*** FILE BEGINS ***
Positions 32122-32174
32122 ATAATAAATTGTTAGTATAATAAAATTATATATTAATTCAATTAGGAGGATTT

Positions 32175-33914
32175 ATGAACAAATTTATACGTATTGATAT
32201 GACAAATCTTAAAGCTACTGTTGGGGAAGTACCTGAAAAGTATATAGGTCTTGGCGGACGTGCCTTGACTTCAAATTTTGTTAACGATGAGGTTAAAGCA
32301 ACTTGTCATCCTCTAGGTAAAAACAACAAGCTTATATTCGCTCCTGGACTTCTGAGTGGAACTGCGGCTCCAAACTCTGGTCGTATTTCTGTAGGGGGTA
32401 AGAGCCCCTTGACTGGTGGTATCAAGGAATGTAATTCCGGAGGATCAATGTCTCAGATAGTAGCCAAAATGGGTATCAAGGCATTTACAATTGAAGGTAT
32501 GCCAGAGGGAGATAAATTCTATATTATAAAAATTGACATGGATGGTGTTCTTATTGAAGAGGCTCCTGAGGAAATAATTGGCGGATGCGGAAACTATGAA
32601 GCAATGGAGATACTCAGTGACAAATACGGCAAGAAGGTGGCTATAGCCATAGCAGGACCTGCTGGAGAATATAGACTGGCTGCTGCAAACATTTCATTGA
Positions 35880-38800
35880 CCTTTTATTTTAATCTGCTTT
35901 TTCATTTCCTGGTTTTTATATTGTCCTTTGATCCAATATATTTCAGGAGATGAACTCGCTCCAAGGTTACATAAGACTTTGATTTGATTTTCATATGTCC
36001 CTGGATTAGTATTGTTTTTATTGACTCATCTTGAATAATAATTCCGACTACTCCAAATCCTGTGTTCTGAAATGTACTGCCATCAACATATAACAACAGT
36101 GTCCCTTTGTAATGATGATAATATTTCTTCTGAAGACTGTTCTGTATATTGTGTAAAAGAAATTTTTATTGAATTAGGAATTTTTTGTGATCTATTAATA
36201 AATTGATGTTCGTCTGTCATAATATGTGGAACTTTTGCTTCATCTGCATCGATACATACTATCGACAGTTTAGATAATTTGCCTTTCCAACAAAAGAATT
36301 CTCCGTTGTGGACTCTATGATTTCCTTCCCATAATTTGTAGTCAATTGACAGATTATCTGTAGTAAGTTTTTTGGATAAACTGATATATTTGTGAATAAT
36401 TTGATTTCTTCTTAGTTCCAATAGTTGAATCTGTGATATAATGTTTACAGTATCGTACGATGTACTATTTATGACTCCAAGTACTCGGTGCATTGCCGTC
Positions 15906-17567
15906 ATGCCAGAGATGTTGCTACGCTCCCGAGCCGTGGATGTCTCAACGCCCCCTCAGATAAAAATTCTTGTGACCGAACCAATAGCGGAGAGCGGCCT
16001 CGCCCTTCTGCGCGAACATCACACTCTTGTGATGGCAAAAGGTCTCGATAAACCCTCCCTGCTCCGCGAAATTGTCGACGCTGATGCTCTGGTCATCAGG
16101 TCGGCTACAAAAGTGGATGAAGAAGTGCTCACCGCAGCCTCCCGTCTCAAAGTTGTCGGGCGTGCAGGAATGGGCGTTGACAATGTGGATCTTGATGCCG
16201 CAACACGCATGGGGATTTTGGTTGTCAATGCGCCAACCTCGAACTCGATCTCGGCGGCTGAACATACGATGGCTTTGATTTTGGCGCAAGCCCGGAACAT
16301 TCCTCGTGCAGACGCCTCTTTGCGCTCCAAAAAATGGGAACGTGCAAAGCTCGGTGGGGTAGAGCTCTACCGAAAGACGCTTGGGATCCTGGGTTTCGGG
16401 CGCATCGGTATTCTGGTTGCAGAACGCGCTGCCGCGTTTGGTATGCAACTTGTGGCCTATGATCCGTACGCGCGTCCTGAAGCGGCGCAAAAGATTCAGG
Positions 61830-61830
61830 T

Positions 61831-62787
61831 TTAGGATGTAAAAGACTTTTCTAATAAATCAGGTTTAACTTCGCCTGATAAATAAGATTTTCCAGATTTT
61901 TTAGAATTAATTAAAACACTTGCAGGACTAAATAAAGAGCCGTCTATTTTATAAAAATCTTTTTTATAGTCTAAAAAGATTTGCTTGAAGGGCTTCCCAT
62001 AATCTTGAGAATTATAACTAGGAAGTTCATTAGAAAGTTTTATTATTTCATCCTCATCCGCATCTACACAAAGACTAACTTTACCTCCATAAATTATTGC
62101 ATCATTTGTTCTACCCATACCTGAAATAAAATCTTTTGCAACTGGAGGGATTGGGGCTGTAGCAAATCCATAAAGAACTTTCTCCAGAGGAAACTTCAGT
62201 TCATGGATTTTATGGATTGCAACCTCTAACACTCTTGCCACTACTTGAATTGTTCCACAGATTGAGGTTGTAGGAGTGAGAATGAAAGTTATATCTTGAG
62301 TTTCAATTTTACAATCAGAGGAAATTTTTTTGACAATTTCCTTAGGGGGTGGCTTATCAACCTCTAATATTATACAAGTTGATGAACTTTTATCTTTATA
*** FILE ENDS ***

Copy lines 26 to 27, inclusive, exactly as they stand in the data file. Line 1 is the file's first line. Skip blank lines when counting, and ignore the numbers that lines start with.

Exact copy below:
61830 T

Positions 61831-62787